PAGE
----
This summer has been hot and beautiful, but also bad for the proliferation of foxtail barley in the city. Officials are warning pet owners, especially those in the southeast, to watch for foxtail barley when walking their dogs. It has a very dangerous barbed seed head that can get stuck in dogs’ fur, plus their nasal cavities and digestive tracts.
Once the seed head of the foxtail barley has managed to get its hooks in, so to speak, it can be very, very difficult to get out, resulting in an extremely sick pet and a very high vet bill.
Watch for foxtail barley mainly in empty city lots and construction zones. It requires disturbed, saline soil to grow and so is most often found where there the ground has been unnaturally disrupted. The City of Calgary is attempting to curb the spread of foxtail barley by mowing areas where it has been found, and is currently considering adding foxtail barley to its list of noxious weeds. Construction companies are also assisting by spraying areas with pre-emergent to stop the weed from growing in the first place.
Foxtail barley can also grow in alleys, so if you happen to spot some while out and about, attempt to pull it to include as much of the root as possible, place them in a plastic bag and dispose of them in your garbage, not your composting.
Try to only walk your dog on freshly mowed grass and pathways if you are not in an area where upkeep is a priority. Always check your pet’s fur, nose, and mouth when returning from a walk and take them to the vet right away if they start to cough or sneeze unnaturally.
Additional toxic plants for pets
Other toxic plants for pets (including cats) to be aware of include:
- Calla lily: Although they are beautiful and many gardeners adore them, lilies as a whole can be toxic for pets. If you have an Easter lily or peace lily in your home as a houseplant, keep your cat away from them. They can cause kidney damage and even failure. If a dog eats a calla lily they may experience gastrointestinal upset, depression, anorexia, and tremors.
- Iris: The pretty purple iris is toxic to pets, especially the bulb area. Watch for signs of ingestion, which can include drooling, vomiting, diarrhea, and lethargy.
- Larkspur: Toxic to dogs, cats, and horses, larkspur can cause neuromuscular and respiratory paralysis, with symptoms such as muscle weakness, stiffness, and tremors. Ingestion of larkspur can even cause cardiac failure and, sadly, death.
- Lily of the valley: As with other lilies, the lily of the valley is toxic to pets. Its ingestion will not result in kidney failure, but can cause vomiting, diarrhea, a drop in heart rate, severe cardiac arrhythmias, and possibly seizures.
- Mistletoe: It’s relatively common knowledge that mistletoe is not good for pets, which is why its use during holidays has been decreasing over the past several years. Ingestion in small amounts will lead to gastrointestinal irritation, while ingestion in large amounts will lead to an abnormal heartrate, collapse, seizures, and even death.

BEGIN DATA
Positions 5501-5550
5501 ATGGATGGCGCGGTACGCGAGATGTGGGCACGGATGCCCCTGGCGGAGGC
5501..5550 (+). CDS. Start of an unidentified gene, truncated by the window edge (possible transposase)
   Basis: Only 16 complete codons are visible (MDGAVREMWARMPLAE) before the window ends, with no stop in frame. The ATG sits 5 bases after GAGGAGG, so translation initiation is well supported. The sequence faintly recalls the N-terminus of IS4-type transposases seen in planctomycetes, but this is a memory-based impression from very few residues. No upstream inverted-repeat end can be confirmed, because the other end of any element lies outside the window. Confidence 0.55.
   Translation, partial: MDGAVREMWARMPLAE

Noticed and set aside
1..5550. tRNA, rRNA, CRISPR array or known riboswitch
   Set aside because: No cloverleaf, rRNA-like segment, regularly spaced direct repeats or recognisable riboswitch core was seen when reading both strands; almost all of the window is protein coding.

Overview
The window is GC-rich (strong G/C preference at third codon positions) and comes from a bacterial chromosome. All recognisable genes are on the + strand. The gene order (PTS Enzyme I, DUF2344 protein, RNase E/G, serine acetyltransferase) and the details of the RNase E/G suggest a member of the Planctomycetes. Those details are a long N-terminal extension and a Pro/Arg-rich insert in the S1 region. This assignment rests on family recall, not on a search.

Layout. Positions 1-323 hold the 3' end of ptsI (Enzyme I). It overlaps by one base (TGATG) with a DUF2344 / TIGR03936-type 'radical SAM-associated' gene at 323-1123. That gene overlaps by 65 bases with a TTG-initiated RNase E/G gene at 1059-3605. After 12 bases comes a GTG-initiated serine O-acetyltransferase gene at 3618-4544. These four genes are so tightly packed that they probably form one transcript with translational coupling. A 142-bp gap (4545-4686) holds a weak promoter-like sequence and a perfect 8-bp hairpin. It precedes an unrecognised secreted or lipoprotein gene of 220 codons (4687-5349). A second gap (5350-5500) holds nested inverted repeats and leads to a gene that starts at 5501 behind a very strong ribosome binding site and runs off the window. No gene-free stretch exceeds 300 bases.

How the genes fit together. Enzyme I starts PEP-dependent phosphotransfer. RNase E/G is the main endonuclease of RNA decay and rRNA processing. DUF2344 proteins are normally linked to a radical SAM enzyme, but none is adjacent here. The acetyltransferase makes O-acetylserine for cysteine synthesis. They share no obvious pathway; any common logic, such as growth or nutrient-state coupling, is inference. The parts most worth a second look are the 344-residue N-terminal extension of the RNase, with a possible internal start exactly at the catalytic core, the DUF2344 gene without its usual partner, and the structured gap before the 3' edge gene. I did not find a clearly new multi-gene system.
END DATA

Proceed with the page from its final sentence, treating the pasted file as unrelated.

- Philodendron: The philodendron’s toxicity for dogs and cats is moderate, and symptoms generally appear as oral irritation, pain and swelling in the mouth, difficulty swallowing, drooling, and vomiting.
- Poinsettia: Poinsettias don’t usually appear in Canadians’ homes until as cheery Christmas ornaments, and thankfully pets are not usually interested in them and their toxicity level is only mild. If you see signs that your pets has been nibbling on the flowers, however, look for signs of vomiting, drooling, and sometimes diarrhea.
- Wisteria: Unfortunately, wisteria does not taste bad and so dogs can often be attracted to its draping purple blooms. Ingestion of wisteria can result in serious gastrointestinal issues that can end in dehydration and collapse, and symptoms are often delayed.
- Daffodil: The sunny yellow daffodil looks harmless, but is toxic to both cats and dogs. Signs of ingestion can range from vomiting, drooling and diarrhea to convulsions, low blood pressure, tremors and cardiac arrhythmias.
- English holly: English holly is also known as Christmas holly and is yet another seasonal plant that is toxic to pets. It causes an extremely upset tummy, and your pet may spend a lot of time shaking their head because of injuries caused by the spiny leaves.
- English ivy: Symptoms of English ivy poisoning in pets include vomiting, abdominal pain, drooling, and diarrhea.
- Foxglove: Foxglove contains natural poisons that directly affect the affect the heart, making it very dangerous for dogs, cats, and even humans.
- Honeysuckle: Every part of the honey suckle plant is poisonous to dogs, so it’s not recommended to plant any should you have a canine family member.
A list of 24-hour veterinary clinics is available on the City of Calgary website.
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